Next year might well be the Republicans’ last chance to take Gillibrand out, and even then it will be an uphill battle. So far, both DioGuardi and another of her 2010 GOP challengers, David Malpass, have indicated an interest in a potential re-match. There has also been some very nascent talk of a potential primary, but so far nothing has materialized.

Here And Now

On tap at today’s joint legislative budget hearing: Education aid for both elementary and secondary schools.

The Cuomo administration’s new argument for education aid reductions: “Cut the fat, build the muscle.”

Bill Hammond says the 2007 agreement in response to the CFE case was unrealistic and education advocates should quit arguing for more cash.

“It’s an old form of torture, putting a wet rope around your neck and slowly torturing you,” Purchase College President Thomas Schwarz said of Cuomo’s proposed funding cuts to public colleges.

The New York Insurance Association is challenging Cuomo’s reliance on what it contends are about $300 million in “improper” assessments to fund an array of programs beyond what state law obliges the insurers to fund.

Cuomo’s approval rating is sky-high, in spite of his painful budget cuts.

Oops.

The rise of Rep. Pete King, suburban juggernaut.

There’s a corruption “crime wave” in Albany, according to Citizens Union.

NYC Council Speaker Christine Quinn will call for parking relief in her State of the City address today.

More >

Extras

President Obama released his FY2012 budget.

Welcome to Bad Cap City, compliments of NYSUT.

Former Gov. David Paterson says he was out of his time.

Assemblyman Ron Canestrari says his house will likely “tweak” the governor’s property tax cap bill and then pass it, but there are no three-way talks underway at the moment.

Hillary Clinton on her now-infamous hair clip: “I didn’t think it looked that bad, but…what do I know?”

It took an emergency appendectomy to get Sen. Diane Savino to quit smoking again.

Former Gov. David Paterson praised Sen. Mike Gianaris on WOR this morning.

Lobbyists offered state lawmakers some love on Valentine’s Day.

Sen. Kirsten Gillibrand says her friend, Rep. Gabby Giffords, is making “remarkable progress.”

NYC Council Speaker Christine Quinn’s State of the City address tomorrow will be viewed through the lens of 2013.

The Senate Democrats unveiled an ethics reform package.

Azi Paybarah is returning to the NY Observer.

Ben Smith tries to read Roger Stone’s pushing of Donald Trump in 2012.

Outgoing ESDC Chairman Dennis Mullen regrets not being able to create more jobs.

Rep. Pete King thinks his fellow House Republicans are trying to have it both ways.

Shirley Sherrod sued Andrew Breitbart.

Bristol Palin is not poor.

Assemblyman Steve Hawley won’t run in NY-26, but is backing Assemblywoman Jane Corwin. (No link).

North Country schools say they can’t cover Cuomo’s education aid cuts with reserve cash.

Kink Leaves Senate Dems For Union Advocacy Group

Michael Kink has departed the Senate Democrats’ payroll to return to his advocacy roots, signing on as executive director of a new coalition of unions and community groups that aims to change labor’s approach to the state budget battle.

Kink, who led the Democrats’ policy office, will head the Strong Economy for All Coalition, which, according to a recent Times report, will soon open with a $5 million budget, backed by SEIU/1199, the powerful health care workers’ union, and the UFT, the New York City teachers union.

Unlike in years past, this organization will not channel the bulk of its cash into a bruising air war with the governor.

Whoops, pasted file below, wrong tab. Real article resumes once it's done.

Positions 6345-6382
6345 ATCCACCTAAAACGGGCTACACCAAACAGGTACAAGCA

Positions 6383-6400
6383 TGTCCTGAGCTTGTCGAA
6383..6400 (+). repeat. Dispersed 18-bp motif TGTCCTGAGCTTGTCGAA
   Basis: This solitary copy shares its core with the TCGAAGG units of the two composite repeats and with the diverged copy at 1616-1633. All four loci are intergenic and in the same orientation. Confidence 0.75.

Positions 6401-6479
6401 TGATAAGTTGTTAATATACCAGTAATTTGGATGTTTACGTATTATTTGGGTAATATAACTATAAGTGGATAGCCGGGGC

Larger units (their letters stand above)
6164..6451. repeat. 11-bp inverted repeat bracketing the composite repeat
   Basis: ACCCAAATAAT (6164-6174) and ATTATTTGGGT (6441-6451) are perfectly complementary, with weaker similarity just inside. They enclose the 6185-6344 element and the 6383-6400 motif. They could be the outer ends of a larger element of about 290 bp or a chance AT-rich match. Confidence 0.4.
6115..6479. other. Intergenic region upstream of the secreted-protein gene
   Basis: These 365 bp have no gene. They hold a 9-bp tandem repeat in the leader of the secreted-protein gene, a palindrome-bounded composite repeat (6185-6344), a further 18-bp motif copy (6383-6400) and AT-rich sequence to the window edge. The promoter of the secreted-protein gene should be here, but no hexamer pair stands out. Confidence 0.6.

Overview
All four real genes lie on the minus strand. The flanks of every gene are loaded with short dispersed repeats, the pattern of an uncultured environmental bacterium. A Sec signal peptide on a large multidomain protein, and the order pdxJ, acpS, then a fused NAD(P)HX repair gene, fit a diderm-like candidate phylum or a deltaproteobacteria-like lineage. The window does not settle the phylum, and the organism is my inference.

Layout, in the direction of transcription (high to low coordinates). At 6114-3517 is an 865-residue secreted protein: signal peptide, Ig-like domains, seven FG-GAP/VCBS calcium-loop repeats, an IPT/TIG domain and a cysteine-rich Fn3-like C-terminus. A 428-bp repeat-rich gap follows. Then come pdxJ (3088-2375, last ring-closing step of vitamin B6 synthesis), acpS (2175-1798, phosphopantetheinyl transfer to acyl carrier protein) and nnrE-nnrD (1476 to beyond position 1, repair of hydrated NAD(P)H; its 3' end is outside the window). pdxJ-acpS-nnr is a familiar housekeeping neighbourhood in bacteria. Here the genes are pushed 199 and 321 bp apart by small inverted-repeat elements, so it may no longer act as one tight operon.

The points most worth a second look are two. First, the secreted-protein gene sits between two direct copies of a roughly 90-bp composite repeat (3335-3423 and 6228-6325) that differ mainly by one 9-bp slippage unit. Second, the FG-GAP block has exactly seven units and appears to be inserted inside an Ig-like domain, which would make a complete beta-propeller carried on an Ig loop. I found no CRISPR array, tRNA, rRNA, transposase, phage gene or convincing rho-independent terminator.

(This makes particular sense this year, since Gov. Andrew Cuomo has pledged to use his leftover campaign cash to fight fire with fight, has been adding to his coffers and also has the Committee to Save NY and its $10 million in his corner).

Instead, Kink said, the focus will be on “people power,” organizing a network he estimates will eventually be several million people strong when you count all the unions involved – from 32BJ, CWA, 1199 and the AFL-CIO – to advocacy groups like Citizen Action, Communities for Change and the Center for Working Families.

Just to name a few.

“I think they will be able to find common ground with governor on a lot of areas,” Kink said. “They share the goal of showing people government can work effectively in some areas.”

Kink will not be lobbying. (He’s not allowed when it comes to wooing his now-former employer, the Legislature). Instead, he’ll focus on research, communications, policy and organizing. That’s similar to what he did in his pre-Senate job at Housing Works, although I believe he did lobby for that organization, too.

Kink said his departure from the Senate was voluntary. (I asked him this question, since, as you’ll recall, the Democrats were forced to cut way back on their payroll after losing the majority last fall and going vastly over budget).

His departure is a loss for the Dems – and for reporters, who learned a lot by following his Tweets.

Cuomo Praises Bethlehem Schools

Gov. Andrew Cuomo, who singled out school superintendents’ salaries during his budget address as a potential area for savings in the face of education aid cuts, released the following statement this afternoon:

“The leadership of the Bethlehem Central School District has implemented a voluntary salary freeze for its top administrators.”

“This is a responsible and sensible first step that recognizes the state’s current fiscal condition and I encourage school districts across New York to find ways to reduce costs and put children first.”

The Bethlehem school district announced this morning that 26 administrators or managers are voluntarily giving up an increase in pay for 2011-12, representing a savings of about $65,000.

The Bethlehem Principals Association (BPA) is comprised of elementary and secondary principals and assistant principals, as well as the middle school house leader and high school academic deans. BPA members had been slated to receive a 2.5 percent increase next year – the last of a two-year contract.